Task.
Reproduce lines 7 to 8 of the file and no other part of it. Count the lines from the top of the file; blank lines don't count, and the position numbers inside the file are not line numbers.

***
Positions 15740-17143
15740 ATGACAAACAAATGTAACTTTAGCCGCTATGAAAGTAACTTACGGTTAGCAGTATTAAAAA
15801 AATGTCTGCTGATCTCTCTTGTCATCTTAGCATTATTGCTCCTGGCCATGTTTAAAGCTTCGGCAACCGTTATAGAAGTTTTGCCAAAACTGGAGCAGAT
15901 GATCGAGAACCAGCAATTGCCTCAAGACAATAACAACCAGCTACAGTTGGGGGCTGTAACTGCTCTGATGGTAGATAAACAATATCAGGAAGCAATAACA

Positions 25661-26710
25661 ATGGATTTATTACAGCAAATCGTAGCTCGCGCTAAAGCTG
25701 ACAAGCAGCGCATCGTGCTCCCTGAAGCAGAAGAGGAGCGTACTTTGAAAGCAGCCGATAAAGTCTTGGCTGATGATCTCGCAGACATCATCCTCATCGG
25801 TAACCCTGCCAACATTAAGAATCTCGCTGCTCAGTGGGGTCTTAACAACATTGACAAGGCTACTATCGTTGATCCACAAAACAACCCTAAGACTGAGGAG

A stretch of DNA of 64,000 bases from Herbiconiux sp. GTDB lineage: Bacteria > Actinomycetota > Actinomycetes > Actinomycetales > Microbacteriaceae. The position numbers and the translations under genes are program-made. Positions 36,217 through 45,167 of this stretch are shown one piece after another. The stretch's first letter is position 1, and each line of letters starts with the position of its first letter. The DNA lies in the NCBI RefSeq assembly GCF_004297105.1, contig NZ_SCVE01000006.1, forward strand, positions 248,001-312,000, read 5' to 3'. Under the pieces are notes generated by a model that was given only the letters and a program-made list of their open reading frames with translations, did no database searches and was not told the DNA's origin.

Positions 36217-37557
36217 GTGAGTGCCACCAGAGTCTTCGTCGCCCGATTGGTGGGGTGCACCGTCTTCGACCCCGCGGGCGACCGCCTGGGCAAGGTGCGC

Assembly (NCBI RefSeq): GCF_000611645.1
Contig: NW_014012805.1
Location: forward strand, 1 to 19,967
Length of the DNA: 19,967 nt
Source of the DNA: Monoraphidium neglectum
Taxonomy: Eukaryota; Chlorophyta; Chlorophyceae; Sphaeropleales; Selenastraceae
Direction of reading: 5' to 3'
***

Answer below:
25701 ACAAGCAGCGCATCGTGCTCCCTGAAGCAGAAGAGGAGCGTACTTTGAAAGCAGCCGATAAAGTCTTGGCTGATGATCTCGCAGACATCATCCTCATCGG
25801 TAACCCTGCCAACATTAAGAATCTCGCTGCTCAGTGGGGTCTTAACAACATTGACAAGGCTACTATCGTTGATCCACAAAACAACCCTAAGACTGAGGAG